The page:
Our handbook is silent on the issue. However, the atmosphere is flexible enough to allow the time. I do plan on voting - I'm just still not 100% sure for which candidates.
RE: voting -- no time off from work, but a good excuse to leave on time. Yes, I'll vote (especially if they promise to cancel the TV commercials now!)
Time off work to vote? Interesting concept.
But I will. We live in a small town, with the polls only a few minutes away. We also have flextime, so voting is no hardship!
Absolutely but without the trip to the polling place and waiting in line - thanks to Oregon's vote by mail process. Will have had two weeks to decide and return my ballot.
I always vote, and converting to absentee ballot several years ago makes this a much more convenient process. We have always allowed employees a couple hours off to vote, if necessary, but since the polling time here in Washington State was expanded a few years back, no one has asked. I always remind the staff to vote early and vote often!
No, officially we don't get time off to vote, but we allow managers flexibility to work with their staff to ensure they have the opportunity to vote. And, yes, I always vote, and in fact I've already voted, taking advantage of the advance voting process (versus absentee ballots) that is done locally as I'll be out of town on business Tuesday.
I'm definitely voting. Fortunately we have absentee ballots in WA State and I can vote from the convenience of my kitchen table in the middle of the night, naked, if I want to!
I do plan to vote but do not get time off of work to do it. I live in MA and have to decide which candidate for Governor is the lesser of two evils, but I guess that is politics in America today.
Yes to both. I never miss an election. I've voted by absentee ballot for many years so there is never an excuse not to vote. Our company is very supportive in the community and provides for people coming in late or leaving early on Election Day.
We encourage our associates to vote before or after work, however, if that is not possible, then they are allowed to arrive one hour early or leave one hour late as long as they have received prior approval from their supervisor.
I'll vote before going to work on Election Day. Unfortunately, our gubernatorial campaign has been such a nasty mudfest that you hate to vote for either candidate. But since I want the lesser of the evils to take office, I'll vote along party lines. It's reached the point in this country where politics (and so many of the candidates) totally suck.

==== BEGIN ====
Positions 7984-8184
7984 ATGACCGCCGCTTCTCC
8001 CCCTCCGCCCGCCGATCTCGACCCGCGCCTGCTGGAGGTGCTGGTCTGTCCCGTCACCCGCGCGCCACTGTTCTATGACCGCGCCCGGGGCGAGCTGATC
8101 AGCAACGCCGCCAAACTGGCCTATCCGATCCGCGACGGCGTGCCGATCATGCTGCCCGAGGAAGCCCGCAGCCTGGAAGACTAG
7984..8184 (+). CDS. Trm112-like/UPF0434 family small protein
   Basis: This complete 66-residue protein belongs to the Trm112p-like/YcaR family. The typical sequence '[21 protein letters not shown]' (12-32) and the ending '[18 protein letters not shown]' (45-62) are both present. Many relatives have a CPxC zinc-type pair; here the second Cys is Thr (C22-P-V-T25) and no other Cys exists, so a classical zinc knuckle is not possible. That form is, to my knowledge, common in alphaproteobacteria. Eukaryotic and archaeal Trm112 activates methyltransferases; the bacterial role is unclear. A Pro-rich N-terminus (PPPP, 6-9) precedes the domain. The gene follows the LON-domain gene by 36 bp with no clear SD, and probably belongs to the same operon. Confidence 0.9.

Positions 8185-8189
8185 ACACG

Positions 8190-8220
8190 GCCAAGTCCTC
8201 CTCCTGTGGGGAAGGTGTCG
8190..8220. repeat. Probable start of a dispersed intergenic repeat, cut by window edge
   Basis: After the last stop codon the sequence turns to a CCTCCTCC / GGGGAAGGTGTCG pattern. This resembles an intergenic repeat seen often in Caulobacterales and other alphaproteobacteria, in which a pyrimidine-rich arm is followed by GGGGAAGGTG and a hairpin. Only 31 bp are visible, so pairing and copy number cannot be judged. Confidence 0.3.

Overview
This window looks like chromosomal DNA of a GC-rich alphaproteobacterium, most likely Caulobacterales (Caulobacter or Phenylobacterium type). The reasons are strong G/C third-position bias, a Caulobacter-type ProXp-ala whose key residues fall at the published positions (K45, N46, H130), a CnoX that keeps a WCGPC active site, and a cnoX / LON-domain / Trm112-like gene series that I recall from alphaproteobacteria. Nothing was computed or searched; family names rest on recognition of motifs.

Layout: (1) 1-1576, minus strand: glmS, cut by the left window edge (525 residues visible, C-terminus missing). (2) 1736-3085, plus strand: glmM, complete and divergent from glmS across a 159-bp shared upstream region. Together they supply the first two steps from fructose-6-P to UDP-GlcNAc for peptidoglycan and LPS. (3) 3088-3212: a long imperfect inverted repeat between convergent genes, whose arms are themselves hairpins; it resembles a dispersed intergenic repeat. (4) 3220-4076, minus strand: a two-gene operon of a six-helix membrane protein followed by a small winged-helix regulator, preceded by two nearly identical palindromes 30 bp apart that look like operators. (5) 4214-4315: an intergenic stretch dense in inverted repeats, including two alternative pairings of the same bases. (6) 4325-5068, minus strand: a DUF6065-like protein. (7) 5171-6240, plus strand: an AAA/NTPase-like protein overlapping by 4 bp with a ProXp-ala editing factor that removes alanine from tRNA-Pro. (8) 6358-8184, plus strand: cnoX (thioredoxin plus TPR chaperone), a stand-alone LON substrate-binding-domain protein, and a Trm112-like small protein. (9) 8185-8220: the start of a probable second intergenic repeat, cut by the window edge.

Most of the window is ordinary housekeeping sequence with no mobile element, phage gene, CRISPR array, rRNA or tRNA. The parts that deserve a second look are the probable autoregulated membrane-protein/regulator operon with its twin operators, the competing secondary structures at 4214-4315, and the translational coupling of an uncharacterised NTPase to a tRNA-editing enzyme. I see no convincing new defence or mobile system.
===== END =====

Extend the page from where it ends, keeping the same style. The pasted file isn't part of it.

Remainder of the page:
Our company has employees in every state. We do not provide for paid time off from work to vote unless it is mandated by the state.
No time off, but will definitely be voting to keep the Leftocrats from stealing more of my wallet!
We get time off to vote and I intend to do so. I'm in Texas, and I want to get these cowboys out of office! We have a whole lot of politicians in Texas who have suffered from brain fall-out. They care more about big business and oil than the environment. Apparently the children on their television ads are rented. Surely no one with a child would actually do the damage these Republicans have done to this state's water, land and air.
Unfortunately, we do not get time off to vote. However, you have to consider some of the candidates that we have to choose from, like the California Governor's Race. Do you elect the incumbent who is worthless but can be bought or do you elect the challenger who can't run his own businesses or a functioning S&L. With the state in a $12 billion deficit, will voting really help? I mean, it is not like we are being overcharged for electrical power out here... no, no, wait, we are being over charged by PG&E...ahh the wonders of California politics.
Anyway, get out and vote is the attitude around here, even if you choices are cold two-day old coffee or hot two-day old coffee. Either way, it is just really bad coffee.
We don't get time off to vote but yes I do plan to vote.
Please include this in your survey - it may be the only count in which I'm included. Signed, A Florida Absentee Ballot Voter
« BoNY Provides Data Solution to Plan Sponsor Clients